Horsetail

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Equisetum spp. (horsetail)

Description

A nonflowering, grass-like plant of the genus Equisetum, such as Equisetum hyemale, found in wet, swampy soil. In medieval times, horsetail was imported from Holland. It was called Dutch rush and used for cleaning pots and burnishing metal. Horsetail stems contain fine-grain silica with small angular fingers. They are used as an abrasive for polishing veneer, burnishing clay, and smoothing gesso grounds.

Horsetail Equisetum telmateia

Synonyms and Related Terms

Equisetum hyemale (scouring rush); Dutch rush; rough horsetail; shave grass; scrub grass; gun bright; snake rush; polishing rush; winter rush; evergreen rush; candock; padderok (Dan.; Schachtelhalme (Deut.); prêle (Fr.); sphénophyte (Fr.); asprele (Old French); paardenstaart (Ned.); sneller (Nor.); skrzyp (Pol.)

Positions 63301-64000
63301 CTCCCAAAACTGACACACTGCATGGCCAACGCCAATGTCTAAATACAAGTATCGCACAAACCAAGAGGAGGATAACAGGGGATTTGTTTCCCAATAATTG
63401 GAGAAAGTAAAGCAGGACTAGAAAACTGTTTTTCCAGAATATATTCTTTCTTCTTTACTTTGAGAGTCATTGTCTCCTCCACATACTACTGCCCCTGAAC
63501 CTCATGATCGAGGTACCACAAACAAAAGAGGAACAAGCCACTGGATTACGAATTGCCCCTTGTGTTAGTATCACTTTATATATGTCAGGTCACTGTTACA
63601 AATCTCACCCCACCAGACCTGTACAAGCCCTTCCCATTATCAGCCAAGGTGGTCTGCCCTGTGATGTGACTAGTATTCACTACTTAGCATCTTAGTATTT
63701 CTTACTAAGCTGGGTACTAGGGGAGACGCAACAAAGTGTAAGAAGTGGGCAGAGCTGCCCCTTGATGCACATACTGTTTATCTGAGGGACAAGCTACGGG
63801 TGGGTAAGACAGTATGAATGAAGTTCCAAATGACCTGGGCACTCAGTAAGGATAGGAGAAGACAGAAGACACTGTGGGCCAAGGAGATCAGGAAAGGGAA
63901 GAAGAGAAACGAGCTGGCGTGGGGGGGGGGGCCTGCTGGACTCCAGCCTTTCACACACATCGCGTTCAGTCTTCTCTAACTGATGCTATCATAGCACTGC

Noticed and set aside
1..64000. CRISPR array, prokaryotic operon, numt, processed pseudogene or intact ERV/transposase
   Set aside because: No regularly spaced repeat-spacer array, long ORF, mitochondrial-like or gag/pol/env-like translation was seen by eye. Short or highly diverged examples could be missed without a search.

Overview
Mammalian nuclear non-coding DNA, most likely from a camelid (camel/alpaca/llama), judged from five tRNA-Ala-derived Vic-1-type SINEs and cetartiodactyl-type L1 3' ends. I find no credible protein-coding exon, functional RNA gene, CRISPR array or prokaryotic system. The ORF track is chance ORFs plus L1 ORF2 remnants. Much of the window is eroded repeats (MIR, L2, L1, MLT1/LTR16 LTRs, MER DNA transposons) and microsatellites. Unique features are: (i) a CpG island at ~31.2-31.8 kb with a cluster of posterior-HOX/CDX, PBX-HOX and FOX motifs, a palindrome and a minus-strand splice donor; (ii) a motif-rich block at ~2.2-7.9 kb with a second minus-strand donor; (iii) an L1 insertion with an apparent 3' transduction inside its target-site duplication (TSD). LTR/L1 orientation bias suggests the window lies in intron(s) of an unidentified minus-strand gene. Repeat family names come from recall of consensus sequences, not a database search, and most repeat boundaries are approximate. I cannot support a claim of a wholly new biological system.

Other Properties

Height = 0.2 - 1.5 M Stems=hollow and jointed with vertical ridges Leaves = small and pointed growing in a whorl from each node

Additional Information

C.Powell, "The Use of Equisetum hyemale (PrÛle/Horsetail/Dutch rush) as an Abrasive in the Gilding Process on Wood" Conservation News 66:p.40, 1998.

Horsetail

Comparisons

Properties of Common Abrasives


Sources Checked for Data in Record

  • Hermann Kuhn, Conservation and Restoration of Works of Art and Antiquities, Butterworths, London, 1986
  • The American Heritage Dictionary or Encarta, via Microsoft Bookshelf 98, Microsoft Corp., 1998